PATRIOT Game, Set and Match

Last year, and earlier this year, I argued that the PATRIOT Act was more unpopular than Washington wags realized and that politicians out in flyover country were getting some mileage out of attacking the Act.

Well, here's proof. Last week Montana's endangered Republican Senator Conrad Burns seized on an applause line Democrat Jon Tester used in a debate - "I don't want to amend the PATRIOT Act, I want to repeal it" - with a hack-ass 60 seconder about how the only thing keeping Osama's henchmen from the citizens of Bozeman and Billings is the government's ability to sneak into library records. Tester, who presided over the state Senate's condemnation of the Act, responded with one of the best ads I've seen all year.

Maybe there's something to this Libertarian Democrat stuff after all. That'd be nice.

Editor's Note: We invite comments and request that they be civil and on-topic. We do not moderate or assume any responsibility for comments, which are owned by the readers who post them. Comments do not represent the views of Reason.com or Reason Foundation. We reserve the right to delete any comment for any reason at any time. Report abuses.

  • ||

    Wow. First "cut and run" stops working, now this.

    Finally, some sanity in this country.

  • ||

    Finally, some sanity in this country.

    Except for the part where the President's ratings march in lock step to the price of gasoline...maybe the Patriot Act should be spun as a way to keep gas prices low...

    http://www.leftbusinessobserver.com/BushNGas.html

    (2nd chart)

  • ||

    Maybe there's something to this Libertarian Democrat stuff after all.

    Riiiight. The difference between Democratic support and opposition to something like the Patriot Act is the party of the president in charge of it. If President Kerry were poking into the library records of the Michigan Militia, it'd be an 'essential tool' to Democrats and 'Big Brother' to Republicans.

    There's no reason to believe in a 'Libertarian Democrat,' but plenty of reason to root for divided government.

  • ||

    Josh nailed it. They all practice purest, perfect hypocrisy on all these issues, and our only hope is to prevent one or the other from having total control of the three branches. Luckily, I'm pretty certain the Democrats will be taking back at least one of the legislative bodies.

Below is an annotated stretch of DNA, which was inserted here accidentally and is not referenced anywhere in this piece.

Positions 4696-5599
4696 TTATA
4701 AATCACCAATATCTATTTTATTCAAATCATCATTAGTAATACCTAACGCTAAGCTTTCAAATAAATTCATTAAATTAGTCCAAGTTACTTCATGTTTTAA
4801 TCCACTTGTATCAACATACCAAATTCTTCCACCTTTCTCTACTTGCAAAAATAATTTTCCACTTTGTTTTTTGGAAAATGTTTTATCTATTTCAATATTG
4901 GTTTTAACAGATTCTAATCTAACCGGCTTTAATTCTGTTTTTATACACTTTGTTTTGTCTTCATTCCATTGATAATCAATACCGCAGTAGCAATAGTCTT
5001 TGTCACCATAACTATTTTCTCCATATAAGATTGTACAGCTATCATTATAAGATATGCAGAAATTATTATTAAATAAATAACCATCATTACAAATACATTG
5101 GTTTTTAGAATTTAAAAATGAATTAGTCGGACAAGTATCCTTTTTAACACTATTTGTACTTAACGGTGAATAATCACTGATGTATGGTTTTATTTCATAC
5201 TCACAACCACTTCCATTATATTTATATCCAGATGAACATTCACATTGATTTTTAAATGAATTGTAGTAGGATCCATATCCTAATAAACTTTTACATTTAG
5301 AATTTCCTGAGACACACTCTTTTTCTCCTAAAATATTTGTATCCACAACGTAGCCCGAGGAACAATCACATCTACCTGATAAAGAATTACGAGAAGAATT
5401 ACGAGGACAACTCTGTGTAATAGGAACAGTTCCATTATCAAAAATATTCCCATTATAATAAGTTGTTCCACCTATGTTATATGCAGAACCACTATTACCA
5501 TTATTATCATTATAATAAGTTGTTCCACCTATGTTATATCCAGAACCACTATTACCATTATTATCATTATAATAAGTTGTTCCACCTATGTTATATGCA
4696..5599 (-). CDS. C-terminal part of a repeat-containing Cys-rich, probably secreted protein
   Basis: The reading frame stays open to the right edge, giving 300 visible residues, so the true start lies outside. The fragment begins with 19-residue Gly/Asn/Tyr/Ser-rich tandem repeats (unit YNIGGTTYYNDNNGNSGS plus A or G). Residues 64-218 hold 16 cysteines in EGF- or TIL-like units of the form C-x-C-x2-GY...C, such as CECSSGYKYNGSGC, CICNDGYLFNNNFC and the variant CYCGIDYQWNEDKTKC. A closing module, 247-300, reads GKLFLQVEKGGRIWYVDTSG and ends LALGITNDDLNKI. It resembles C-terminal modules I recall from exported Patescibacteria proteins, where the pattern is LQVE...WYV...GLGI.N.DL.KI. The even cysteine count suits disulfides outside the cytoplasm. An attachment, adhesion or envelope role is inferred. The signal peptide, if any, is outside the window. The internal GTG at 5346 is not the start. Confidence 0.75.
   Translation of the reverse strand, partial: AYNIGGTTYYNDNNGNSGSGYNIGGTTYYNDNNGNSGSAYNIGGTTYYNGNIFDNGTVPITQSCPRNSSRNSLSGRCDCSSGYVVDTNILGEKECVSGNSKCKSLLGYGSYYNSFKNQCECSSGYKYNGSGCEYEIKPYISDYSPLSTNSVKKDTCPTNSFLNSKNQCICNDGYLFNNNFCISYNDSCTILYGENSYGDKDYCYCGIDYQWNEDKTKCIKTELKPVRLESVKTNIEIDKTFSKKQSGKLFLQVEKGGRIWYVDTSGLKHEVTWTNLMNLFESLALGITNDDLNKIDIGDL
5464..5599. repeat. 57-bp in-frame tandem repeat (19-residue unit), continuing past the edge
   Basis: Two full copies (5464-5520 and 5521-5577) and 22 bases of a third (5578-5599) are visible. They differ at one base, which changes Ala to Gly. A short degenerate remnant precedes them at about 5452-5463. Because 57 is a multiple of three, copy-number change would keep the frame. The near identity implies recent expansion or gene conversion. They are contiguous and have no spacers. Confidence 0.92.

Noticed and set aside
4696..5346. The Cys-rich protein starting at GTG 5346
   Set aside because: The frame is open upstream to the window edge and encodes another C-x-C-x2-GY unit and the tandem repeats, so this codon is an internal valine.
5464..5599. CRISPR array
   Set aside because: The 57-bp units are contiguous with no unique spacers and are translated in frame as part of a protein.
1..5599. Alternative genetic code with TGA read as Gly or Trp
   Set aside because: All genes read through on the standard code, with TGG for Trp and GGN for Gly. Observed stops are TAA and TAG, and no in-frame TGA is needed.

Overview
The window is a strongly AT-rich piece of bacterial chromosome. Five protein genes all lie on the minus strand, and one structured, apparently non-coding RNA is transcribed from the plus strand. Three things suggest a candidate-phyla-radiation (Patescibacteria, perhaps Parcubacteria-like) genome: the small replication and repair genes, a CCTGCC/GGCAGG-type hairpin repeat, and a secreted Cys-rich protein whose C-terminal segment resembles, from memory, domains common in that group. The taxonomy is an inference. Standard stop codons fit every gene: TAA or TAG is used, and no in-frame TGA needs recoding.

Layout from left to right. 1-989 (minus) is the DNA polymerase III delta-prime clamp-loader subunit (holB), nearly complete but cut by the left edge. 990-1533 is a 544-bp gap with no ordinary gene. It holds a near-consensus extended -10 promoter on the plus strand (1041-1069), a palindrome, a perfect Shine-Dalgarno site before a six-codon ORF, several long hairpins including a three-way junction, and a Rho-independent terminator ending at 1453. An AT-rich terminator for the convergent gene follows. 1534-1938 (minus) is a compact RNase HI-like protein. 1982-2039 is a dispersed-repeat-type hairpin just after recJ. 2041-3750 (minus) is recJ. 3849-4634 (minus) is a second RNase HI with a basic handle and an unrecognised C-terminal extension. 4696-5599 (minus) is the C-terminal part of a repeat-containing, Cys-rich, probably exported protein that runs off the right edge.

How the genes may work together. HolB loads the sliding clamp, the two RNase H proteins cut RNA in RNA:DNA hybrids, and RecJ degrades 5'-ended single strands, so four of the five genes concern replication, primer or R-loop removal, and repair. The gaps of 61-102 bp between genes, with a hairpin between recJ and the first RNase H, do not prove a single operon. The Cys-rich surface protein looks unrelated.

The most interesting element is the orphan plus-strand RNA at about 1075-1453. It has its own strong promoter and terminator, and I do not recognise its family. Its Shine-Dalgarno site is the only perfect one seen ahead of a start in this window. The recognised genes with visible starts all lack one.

• ||

    Luckily, I'm pretty certain the Democrats will be taking back at least one of the legislative bodies

    Just one? I figure there are many elected orifices to fill...and plenty of legislative bodies to mark with bent-over pages.

  • ||

    Luckily, I'm pretty certain the Democrats will be taking back at least one of the legislative bodies

    Just one? I figure there are many elected orifices to fill...and plenty of legislation to be marked using bent-over pages.

  • Stephen Macklin||

    Libertarian Democrat?

    How about a political calculation to draw the votes of disaffected Libertarians who voted Republican on at least the hope for smaller government.

    The modern Democratic party never met a problem that government couldn't solve. And if government wasn't solving enough problems, they'd invent them.

    This is not to say that the present day GOP is any better. Basically when it comes to the major parties it's a coin toss. heads or tails, it still a statist coin.

  • ||

    """Josh nailed it. They all practice purest, perfect hypocrisy on all these issues, and our only hope is to prevent one or the other from having total control of the three branches. Luckily, I'm pretty certain the Democrats will be taking back at least one of the legislative bodies."""

    I vote with that in mind. If the Dems take control of both houses, I'm voting the Republican for President. Unless it's Rudy. I've had enough of him. If the Dems take one, I can vote for whoever I think would be the best President. If the Repubs keep control of Congress, I'll vote Democrat for President. Unless it's Hillary, I can vote for a Clinton, I've had way too much Clinton for one lifetime already.

    Wow, 08 could be a tough decision for me. I can't stand two of the biggest contenders.

  • ||

    "Except for the part where the President's ratings march in lock step to the price of gasoline"

    I said some, gaijin. Not complete. After the last five years, I'll take what I can get.

    As far as libertarian Democrats go, I can understand strict libertarians finding it impossible to support the Democratic Party. What eludes me is how some continue to cling to the belief that the Republican Party is so much more in line with libertarian beliefs than the Democrats that they are worth holding your nose for, rather than voting Third Party.

    Once upon a time, when it was Howard Taft and the American First Commitee vs. the New Dealers, and the Democrats were the party in power needing to be checked, I could see a Republican/libertarian alliance making sense.

    But today, with this Congress and President, I don't see how anyone seeking to advance the libertarian ethos could vote for Burns over Tester, either on the merits, or in an effort to boost the GOP.

  • ||

    ---- The difference between Democratic support and opposition to something like the Patriot Act is the party of the president in charge of it. ----

    Not likely. Aren't we always hearing about how Dems don't have a coherent, consistent message? How they can't agree on a plan for X, Y, or Z?

    I think that, while you arguably MIGHT get them to support this, more likely, they'll object.

    Unlike the GOP now, which seems somehow, in defiance of all common sense, to get lockstep obedience from their members, who seem to forget that they should be representing their constituents first, not their party.